Vancouver Bach Choir

El Niño

Date and Venue 15 December 2012, 8pm | Orpheum Theatre

Conductor Leslie Dala Featured performers Jessica Rivera soprano, Krisztina Szabo mezzo-soprano, Gregory Dahl bass, Daniel Bubeck, Brian Cummings and Steven Rickards - countertenors

Reviewer John Jane

On the twelfth anniversary of the El Niño (The Infant) inaugural performance at Le Châtelet in Paris, John Adams' nativity oratorio gets its first appearance in front of a Canadian audience. With around two hundred musicians on the Orpheum stage, the work has to be considered epic by anyone’s rationale.

El Niño is a poetic retelling of the birth of Christ, divided into 24 songs. The first half dozen focus on the visitation of the Angel Gabriel to the Virgin Mary, the Annunciation and Mary’s pregnancy through Immaculate Conception. The latter sections chronicle events after The Holy Family leave Bethlehem, such as Herod's slaughter of the innocents.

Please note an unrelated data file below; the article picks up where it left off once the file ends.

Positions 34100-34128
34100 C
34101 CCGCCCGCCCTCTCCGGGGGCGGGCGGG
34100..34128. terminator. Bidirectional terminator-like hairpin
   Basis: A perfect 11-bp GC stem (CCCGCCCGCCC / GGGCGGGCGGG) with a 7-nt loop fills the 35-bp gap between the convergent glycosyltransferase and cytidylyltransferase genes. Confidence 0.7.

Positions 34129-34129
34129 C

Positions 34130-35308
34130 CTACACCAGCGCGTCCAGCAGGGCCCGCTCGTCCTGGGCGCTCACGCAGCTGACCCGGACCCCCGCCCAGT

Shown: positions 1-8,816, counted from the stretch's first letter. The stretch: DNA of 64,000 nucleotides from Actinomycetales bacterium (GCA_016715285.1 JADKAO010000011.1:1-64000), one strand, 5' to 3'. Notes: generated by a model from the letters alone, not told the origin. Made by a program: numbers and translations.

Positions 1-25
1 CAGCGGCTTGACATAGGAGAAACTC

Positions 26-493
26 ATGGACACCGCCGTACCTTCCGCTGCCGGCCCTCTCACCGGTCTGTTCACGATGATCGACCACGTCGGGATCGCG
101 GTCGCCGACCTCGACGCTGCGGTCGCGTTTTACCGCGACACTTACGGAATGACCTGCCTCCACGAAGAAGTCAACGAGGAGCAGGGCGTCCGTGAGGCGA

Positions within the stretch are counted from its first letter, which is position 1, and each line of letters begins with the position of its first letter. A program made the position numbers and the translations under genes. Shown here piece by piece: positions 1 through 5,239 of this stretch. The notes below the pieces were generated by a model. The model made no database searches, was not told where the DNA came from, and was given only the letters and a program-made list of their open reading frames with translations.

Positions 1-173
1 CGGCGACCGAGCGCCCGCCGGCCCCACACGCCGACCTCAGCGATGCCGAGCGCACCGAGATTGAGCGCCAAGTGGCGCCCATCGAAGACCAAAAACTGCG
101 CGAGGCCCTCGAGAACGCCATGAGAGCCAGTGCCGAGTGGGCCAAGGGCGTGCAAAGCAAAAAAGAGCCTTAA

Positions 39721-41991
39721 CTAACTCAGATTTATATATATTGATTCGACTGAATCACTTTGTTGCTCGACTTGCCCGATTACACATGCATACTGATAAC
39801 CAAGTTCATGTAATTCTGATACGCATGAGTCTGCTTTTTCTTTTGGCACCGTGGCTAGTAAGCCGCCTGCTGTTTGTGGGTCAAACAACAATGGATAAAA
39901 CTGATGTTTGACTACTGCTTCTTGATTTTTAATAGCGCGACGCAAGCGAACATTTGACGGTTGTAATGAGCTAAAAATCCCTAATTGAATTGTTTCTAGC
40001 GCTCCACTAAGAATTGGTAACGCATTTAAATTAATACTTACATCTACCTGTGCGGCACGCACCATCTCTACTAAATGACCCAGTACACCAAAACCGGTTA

Biblical certitudes are delineated through gnostic texts. However, much of the remaining libretto is taken from Christian Apocrypha, extracts from the Wakefield Mystery Plays and even Spanish poems by Rosario Castellanos. While these are beautifully sung in Spanish, there are passages where the text doesn’t quite fit the music. This is conspicuously obvious in Se Habla de Gabriel.

The chorus work was superb – at times, even breathtaking. The level of playing and singing was consistently high throughout, yet despite some impressively dramatic parts, there seems to be an emotional void.

Adams' heavily detailed score is evidently not appreciated by everyone. Looking around the Orpheum after the intermission, it was difficult not to notice the additional empty seats. It’s easy to understand why. If people comfortably seated at the beginning were expecting something as accessible as Handel’s Messiah, they were going to be disappointed. El Niño is replete with overlong rhythmic structures that may be difficult to absorb at the first time of hearing.

The last song, entitled A Palm Tree, in which the Vancouver Bach Children’s Chorus ushered us into a brave new world, was a sheer delight. Unfortunately, there were fewer people around to enjoy it.

VBC president Tony Roper appeared on stage just prior to the start to announce the evening’s performance would be dedicated to the late Diane Loomer, director and founder of Chor Leoni Men's Choir.

© 2012 John Jane